© Nick Ut

Jonathan May’s winning portrait ‘Stanford’ won’t go away, it hasn’t become yesterday’s news.

It continues to challenge and amaze us still.

When the British Journal of Photography posted the image last week it elicited 1800 likes in 24 hours along with a fierce debate in the comments.

Jonathan May’s “Stanford” placed first in the Head On Portrait Prize 2013.’Stanford’ © Jonathan May

Stanford is a little Kenyan boy suffering a severe skin disease left him partially blind. As Jonathan May explained, he bought Stanford his Spiderman outfit, photographed him wearing it, and with the proceeds from the Head On Portrait Prize in 2013 created a fund to help Stanford and disadvantaged kids like him.

Lesser known today is the extraordinary 1972 image made by Nick Ut of a little Vietnamese girl, Phan Thi Kim Phuc, running from a napalm attack during the Vietnam War, her small torso badly burnt. Ut received a Pulitzer for this photo.

©Nick Ut

© Nick Ut

Phuc was taken by Ut to hospital where he continued to visit her until the fall of Saigon. After 17 surgical procedures over 14 months, Phuc returned to her home.

“Napalm is very powerful, but faith, forgiveness, and love are much more powerful. If that little girl in the picture can do it, ask yourself: Can you?”  Phan Thi Kim Phuc  – not a victim

Phuc met Bui Huy Toan, her future husband, while studying medicine in Cuba. They were granted political asylum in Canada where they now live with their two children. They founded the Kim Phuc Foundation, which provides medical and psychological assistance to child victims of war.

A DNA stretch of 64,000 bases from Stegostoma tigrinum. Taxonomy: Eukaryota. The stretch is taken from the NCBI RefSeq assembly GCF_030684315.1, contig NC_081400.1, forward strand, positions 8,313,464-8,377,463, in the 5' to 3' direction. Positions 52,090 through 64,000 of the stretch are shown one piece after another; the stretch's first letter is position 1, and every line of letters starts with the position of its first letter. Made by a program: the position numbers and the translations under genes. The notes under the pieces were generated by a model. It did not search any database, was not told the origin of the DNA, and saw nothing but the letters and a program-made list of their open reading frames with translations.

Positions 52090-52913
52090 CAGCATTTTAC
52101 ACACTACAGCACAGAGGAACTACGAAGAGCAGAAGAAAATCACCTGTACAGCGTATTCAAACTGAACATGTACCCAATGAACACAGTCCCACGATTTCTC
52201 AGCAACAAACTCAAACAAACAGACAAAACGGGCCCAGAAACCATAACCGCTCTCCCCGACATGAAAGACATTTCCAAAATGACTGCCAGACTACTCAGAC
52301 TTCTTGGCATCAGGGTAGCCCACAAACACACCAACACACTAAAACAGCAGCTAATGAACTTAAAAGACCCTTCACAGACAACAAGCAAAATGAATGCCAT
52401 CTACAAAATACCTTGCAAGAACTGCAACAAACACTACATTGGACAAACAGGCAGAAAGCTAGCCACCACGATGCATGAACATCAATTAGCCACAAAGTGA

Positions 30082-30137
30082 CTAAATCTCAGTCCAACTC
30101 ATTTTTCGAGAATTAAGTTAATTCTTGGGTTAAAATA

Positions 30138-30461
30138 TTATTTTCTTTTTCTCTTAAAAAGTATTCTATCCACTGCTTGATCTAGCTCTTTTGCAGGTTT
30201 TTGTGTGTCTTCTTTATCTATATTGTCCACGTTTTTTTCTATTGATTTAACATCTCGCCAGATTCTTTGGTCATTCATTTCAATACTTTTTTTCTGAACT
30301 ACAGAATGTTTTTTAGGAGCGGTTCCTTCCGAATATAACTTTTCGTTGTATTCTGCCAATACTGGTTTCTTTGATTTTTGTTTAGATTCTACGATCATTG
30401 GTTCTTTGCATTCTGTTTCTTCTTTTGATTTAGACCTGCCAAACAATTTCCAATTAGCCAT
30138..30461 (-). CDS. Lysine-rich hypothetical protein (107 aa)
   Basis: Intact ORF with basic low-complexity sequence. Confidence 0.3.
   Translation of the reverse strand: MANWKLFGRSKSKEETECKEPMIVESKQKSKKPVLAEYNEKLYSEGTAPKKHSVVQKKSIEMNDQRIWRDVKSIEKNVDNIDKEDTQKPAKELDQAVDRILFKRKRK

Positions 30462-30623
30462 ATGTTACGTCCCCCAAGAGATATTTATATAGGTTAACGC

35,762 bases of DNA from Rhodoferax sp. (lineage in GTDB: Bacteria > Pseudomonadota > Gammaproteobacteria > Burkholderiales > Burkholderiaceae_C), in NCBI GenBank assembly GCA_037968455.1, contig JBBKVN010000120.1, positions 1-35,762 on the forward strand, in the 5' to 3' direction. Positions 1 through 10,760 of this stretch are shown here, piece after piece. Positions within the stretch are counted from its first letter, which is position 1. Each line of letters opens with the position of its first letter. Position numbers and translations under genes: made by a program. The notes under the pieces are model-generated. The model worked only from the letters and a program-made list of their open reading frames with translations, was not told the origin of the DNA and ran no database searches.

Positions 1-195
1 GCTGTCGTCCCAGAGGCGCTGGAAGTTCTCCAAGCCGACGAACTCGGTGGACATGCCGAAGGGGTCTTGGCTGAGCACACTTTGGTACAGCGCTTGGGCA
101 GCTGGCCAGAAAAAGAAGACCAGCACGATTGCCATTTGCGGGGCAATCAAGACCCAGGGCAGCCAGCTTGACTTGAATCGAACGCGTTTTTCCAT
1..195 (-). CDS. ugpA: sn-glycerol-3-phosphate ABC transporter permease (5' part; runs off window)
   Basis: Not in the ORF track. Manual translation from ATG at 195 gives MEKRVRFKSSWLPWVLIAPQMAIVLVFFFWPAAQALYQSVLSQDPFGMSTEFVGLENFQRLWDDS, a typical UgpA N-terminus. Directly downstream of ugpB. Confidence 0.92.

Why is it important to rehash this story? Because sometimes photography has the ability to heal, both physically and psychologically. The still painful scars of Phuc today remind us of that awful moment in 1972, the horror of war and the power of photography and goodness. I believe Mays’ photograph is similarly important.  To view ‘Stanford’ dispassionately is to fail to see it.

Art, and indeed photography, is not supposed to make people comfortable. It exists to nurture and change ourselves by making us see anew. Sometimes this is hard. The photographs of Ut and May challenge us by their grotesque and sad nature, the image of someone else’s pain. Can our collective compassion really heal the subject? Can we heal ourselves at the same time? Do we begin to at last SEE after our initial looking?

“That moment thirty years ago (43 years now) will be one Kim Phuc and I will never forget. It has ultimately changed both our lives” Nick Ut


Kim Phuc and Thomas

‘Kim Phuc and Thomas’ © Anne Bayin

 Reviewing this page of “musings” just now, I realize I first saw Ut’s photograph some 40 years ago, and find myself really SEEING it for the very first time.

Head On Awards 2014 Now Open for Entries – submission deadline midnight 9 March 2014

Over $50,000 worth of prizes including $20,000 cash


This year, for the first time, choose from 4 categories or enter all of them.




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Head On Photo Awards 2024

Entries to the Head On Photo Awards 2024 open in May/June.

Image detail: Gary Ramage